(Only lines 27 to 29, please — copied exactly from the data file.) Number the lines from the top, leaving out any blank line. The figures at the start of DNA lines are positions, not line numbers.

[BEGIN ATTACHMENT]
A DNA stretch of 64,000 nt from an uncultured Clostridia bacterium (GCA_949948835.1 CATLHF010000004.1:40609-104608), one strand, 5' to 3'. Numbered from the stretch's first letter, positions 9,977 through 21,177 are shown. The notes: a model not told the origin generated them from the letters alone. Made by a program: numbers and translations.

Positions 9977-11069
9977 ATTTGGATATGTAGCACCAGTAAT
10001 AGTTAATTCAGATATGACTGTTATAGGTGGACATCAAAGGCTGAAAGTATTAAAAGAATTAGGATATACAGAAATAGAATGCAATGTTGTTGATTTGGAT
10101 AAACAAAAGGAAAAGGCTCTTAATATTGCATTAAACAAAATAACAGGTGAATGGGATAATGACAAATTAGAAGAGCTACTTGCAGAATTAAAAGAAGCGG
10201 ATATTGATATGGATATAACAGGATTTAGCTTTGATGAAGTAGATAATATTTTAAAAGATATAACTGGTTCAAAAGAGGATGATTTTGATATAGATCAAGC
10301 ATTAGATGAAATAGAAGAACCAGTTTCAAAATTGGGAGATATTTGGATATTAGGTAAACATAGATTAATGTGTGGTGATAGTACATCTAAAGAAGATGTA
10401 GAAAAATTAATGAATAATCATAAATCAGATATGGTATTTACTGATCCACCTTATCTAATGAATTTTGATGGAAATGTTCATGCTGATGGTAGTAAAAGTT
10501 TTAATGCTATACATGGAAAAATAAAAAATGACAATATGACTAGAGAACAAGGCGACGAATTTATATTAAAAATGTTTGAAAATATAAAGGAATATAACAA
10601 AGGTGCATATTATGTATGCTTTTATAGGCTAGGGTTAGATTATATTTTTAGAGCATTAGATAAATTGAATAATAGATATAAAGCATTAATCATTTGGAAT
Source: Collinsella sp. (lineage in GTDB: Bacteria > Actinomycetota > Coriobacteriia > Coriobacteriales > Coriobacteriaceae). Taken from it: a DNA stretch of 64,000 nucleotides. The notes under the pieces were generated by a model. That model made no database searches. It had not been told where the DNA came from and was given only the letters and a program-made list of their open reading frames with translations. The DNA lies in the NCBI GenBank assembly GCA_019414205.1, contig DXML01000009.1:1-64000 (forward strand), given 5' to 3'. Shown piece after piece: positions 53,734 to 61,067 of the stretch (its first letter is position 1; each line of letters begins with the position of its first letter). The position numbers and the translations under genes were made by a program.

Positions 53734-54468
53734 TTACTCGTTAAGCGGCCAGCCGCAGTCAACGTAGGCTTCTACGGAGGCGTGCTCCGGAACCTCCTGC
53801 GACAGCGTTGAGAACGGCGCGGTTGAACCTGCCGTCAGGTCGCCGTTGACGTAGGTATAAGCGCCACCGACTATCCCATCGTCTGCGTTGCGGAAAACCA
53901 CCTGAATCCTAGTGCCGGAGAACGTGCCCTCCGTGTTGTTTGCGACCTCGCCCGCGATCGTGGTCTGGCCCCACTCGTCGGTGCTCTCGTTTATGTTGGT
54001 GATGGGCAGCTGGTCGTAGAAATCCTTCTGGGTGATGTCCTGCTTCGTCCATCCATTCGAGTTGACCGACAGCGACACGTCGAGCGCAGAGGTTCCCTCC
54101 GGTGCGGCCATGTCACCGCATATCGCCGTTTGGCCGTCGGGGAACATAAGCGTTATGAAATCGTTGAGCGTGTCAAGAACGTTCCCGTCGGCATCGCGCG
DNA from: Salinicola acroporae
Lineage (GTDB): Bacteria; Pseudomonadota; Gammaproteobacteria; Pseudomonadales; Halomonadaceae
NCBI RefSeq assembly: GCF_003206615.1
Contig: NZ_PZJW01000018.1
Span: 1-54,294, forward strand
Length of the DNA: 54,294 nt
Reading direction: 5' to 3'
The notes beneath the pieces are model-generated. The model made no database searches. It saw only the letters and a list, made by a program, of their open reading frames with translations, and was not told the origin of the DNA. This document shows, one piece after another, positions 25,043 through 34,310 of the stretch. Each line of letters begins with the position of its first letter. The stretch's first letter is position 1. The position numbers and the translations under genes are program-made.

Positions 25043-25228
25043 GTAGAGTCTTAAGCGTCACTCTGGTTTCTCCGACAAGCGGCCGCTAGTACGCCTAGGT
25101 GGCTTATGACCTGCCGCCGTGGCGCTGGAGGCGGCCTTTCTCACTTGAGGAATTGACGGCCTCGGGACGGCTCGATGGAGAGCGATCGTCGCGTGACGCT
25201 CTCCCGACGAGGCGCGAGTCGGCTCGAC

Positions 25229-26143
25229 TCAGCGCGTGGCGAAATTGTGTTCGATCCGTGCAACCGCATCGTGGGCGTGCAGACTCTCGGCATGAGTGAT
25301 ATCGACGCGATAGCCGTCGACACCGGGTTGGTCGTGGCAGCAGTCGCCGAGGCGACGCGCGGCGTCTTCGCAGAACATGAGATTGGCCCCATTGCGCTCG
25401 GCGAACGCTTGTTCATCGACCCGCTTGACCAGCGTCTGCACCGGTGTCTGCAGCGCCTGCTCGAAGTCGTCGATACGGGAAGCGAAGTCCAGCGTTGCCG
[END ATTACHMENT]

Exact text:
25043 GTAGAGTCTTAAGCGTCACTCTGGTTTCTCCGACAAGCGGCCGCTAGTACGCCTAGGT
25101 GGCTTATGACCTGCCGCCGTGGCGCTGGAGGCGGCCTTTCTCACTTGAGGAATTGACGGCCTCGGGACGGCTCGATGGAGAGCGATCGTCGCGTGACGCT
25201 CTCCCGACGAGGCGCGAGTCGGCTCGAC